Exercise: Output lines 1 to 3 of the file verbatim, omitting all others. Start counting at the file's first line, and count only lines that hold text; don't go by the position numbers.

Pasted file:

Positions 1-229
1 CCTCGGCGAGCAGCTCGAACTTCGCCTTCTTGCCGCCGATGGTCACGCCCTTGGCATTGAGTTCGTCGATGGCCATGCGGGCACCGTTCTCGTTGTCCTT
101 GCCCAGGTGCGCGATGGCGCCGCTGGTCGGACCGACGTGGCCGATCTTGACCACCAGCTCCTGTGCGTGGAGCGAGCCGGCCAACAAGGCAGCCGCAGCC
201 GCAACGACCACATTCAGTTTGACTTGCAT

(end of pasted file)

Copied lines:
Positions 1-229
1 CCTCGGCGAGCAGCTCGAACTTCGCCTTCTTGCCGCCGATGGTCACGCCCTTGGCATTGAGTTCGTCGATGGCCATGCGGGCACCGTTCTCGTTGTCCTT
101 GCCCAGGTGCGCGATGGCGCCGCTGGTCGGACCGACGTGGCCGATCTTGACCACCAGCTCCTGTGCGTGGAGCGAGCCGGCCAACAAGGCAGCCGCAGCC